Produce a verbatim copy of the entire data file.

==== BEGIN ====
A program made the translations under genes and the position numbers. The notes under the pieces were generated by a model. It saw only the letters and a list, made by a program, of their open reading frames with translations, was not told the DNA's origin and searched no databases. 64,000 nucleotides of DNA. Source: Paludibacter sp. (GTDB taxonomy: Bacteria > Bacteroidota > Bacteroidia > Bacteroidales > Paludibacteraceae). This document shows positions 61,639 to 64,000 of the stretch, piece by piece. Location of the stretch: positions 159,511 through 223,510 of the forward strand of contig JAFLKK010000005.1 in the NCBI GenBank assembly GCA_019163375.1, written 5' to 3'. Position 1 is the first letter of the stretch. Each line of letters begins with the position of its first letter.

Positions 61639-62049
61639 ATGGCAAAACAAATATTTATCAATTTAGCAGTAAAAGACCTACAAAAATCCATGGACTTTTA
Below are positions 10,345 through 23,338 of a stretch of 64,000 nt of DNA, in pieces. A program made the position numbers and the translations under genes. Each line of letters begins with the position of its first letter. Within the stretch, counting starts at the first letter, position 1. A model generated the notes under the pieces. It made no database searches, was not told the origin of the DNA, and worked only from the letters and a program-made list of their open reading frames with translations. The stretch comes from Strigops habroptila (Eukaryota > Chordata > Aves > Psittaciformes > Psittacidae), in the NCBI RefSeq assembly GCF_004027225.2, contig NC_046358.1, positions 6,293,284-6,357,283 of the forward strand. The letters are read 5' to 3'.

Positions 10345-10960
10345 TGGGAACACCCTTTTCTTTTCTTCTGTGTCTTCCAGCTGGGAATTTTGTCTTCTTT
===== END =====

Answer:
A program made the translations under genes and the position numbers. The notes under the pieces were generated by a model. It saw only the letters and a list, made by a program, of their open reading frames with translations, was not told the DNA's origin and searched no databases. 64,000 nucleotides of DNA. Source: Paludibacter sp. (GTDB taxonomy: Bacteria > Bacteroidota > Bacteroidia > Bacteroidales > Paludibacteraceae). This document shows positions 61,639 to 64,000 of the stretch, piece by piece. Location of the stretch: positions 159,511 through 223,510 of the forward strand of contig JAFLKK010000005.1 in the NCBI GenBank assembly GCA_019163375.1, written 5' to 3'. Position 1 is the first letter of the stretch. Each line of letters begins with the position of its first letter.

Positions 61639-62049
61639 ATGGCAAAACAAATATTTATCAATTTAGCAGTAAAAGACCTACAAAAATCCATGGACTTTTA
Below are positions 10,345 through 23,338 of a stretch of 64,000 nt of DNA, in pieces. A program made the position numbers and the translations under genes. Each line of letters begins with the position of its first letter. Within the stretch, counting starts at the first letter, position 1. A model generated the notes under the pieces. It made no database searches, was not told the origin of the DNA, and worked only from the letters and a program-made list of their open reading frames with translations. The stretch comes from Strigops habroptila (Eukaryota > Chordata > Aves > Psittaciformes > Psittacidae), in the NCBI RefSeq assembly GCF_004027225.2, contig NC_046358.1, positions 6,293,284-6,357,283 of the forward strand. The letters are read 5' to 3'.

Positions 10345-10960
10345 TGGGAACACCCTTTTCTTTTCTTCTGTGTCTTCCAGCTGGGAATTTTGTCTTCTTT